In 2002, a new jargon emerged – idk. Its origins are not certain, but it’s considered an abbreviation for “I don’t know.” An urban dictionary commentary from 2003 defines idk as “an acronym for the phrase, I don’t know.” Textual jargon uses capitalization only to increase effect. It is therefore a great choice for use in casual text messaging.

I don’t know

Intellectual disabilities are a subset of developmental disabilities. They range in severity from mild to severe, but most people who have ID live reasonably self-sufficient lives. While this makes them difficult to identify in day-to-day life, they are often misunderstood and misidentified. Learn more about intellectual disabilities. IDD is not a defining trait of a person, but it does make life more difficult for the person with the disorder.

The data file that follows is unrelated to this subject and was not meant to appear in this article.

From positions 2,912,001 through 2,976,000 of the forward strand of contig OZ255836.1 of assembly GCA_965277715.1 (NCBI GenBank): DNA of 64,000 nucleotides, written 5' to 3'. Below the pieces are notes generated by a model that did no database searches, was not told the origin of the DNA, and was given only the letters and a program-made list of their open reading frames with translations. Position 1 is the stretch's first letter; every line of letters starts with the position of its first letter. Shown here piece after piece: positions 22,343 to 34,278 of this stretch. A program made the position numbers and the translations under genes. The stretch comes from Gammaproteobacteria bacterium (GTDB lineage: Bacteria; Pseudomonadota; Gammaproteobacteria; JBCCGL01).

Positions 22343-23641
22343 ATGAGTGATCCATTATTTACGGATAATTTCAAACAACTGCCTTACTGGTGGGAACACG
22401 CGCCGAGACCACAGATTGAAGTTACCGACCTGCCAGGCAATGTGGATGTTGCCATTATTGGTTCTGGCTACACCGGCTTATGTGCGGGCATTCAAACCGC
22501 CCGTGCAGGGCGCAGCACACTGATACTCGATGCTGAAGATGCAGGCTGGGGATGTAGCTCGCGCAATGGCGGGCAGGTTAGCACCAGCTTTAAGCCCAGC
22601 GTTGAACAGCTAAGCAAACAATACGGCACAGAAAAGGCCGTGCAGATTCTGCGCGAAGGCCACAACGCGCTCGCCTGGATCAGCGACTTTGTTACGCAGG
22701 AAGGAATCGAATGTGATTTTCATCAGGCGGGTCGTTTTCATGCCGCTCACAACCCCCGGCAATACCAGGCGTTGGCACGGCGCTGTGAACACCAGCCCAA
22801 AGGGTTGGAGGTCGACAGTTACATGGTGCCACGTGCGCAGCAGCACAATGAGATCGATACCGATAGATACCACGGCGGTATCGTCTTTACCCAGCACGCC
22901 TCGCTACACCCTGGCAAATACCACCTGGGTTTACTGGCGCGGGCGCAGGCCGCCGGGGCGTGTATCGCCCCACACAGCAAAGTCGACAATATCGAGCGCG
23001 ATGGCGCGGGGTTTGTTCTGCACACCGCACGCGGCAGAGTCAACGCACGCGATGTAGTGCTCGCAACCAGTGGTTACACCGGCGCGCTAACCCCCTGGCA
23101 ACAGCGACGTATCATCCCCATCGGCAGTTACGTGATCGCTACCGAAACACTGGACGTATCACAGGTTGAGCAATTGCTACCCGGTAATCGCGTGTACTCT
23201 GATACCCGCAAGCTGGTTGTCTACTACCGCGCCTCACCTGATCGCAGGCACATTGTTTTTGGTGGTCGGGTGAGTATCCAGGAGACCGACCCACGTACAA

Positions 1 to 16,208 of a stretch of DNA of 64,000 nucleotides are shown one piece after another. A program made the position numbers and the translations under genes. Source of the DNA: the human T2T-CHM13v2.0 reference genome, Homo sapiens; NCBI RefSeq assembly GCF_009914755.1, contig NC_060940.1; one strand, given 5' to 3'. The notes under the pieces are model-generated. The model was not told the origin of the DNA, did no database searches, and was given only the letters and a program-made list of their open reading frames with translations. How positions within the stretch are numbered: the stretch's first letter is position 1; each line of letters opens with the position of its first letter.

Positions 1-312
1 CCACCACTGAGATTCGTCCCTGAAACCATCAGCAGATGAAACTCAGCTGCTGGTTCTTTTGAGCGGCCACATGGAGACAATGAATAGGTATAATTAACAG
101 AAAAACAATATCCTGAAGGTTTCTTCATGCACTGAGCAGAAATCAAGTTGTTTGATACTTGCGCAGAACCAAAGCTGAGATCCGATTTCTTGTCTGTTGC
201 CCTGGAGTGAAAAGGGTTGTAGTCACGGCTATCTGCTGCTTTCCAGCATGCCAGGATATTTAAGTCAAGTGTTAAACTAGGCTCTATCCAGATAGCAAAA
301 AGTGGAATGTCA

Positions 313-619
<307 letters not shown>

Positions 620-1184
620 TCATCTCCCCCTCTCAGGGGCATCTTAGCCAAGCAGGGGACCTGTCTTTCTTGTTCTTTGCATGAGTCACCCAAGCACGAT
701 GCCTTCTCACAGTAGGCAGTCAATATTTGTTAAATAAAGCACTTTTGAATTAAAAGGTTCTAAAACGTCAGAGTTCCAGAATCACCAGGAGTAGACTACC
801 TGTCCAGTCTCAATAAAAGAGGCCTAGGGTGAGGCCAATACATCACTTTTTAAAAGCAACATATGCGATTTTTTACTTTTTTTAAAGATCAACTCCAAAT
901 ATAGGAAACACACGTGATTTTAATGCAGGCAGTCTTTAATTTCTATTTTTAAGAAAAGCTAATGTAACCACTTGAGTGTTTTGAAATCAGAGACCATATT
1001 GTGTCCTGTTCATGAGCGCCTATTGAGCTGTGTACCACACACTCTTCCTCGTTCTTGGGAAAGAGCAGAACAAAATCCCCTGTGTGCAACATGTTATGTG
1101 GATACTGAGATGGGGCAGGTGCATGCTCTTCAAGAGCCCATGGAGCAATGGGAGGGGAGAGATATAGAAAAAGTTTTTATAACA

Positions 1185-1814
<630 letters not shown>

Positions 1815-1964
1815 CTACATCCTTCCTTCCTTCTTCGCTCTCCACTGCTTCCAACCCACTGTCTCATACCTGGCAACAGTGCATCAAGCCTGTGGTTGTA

Despite being an imperfect term, “mental retardation” has been used for decades before the shift to the IDD terminology. The acronym AAMR was used for 20 years before “Inherited Ataxia-Mental Retardation.” Unfortunately, the terms “retarded” and its derivatives continue to be used as insults without clinical context, and are often inappropriate. Thankfully, IDD terminology has largely avoided these problems.

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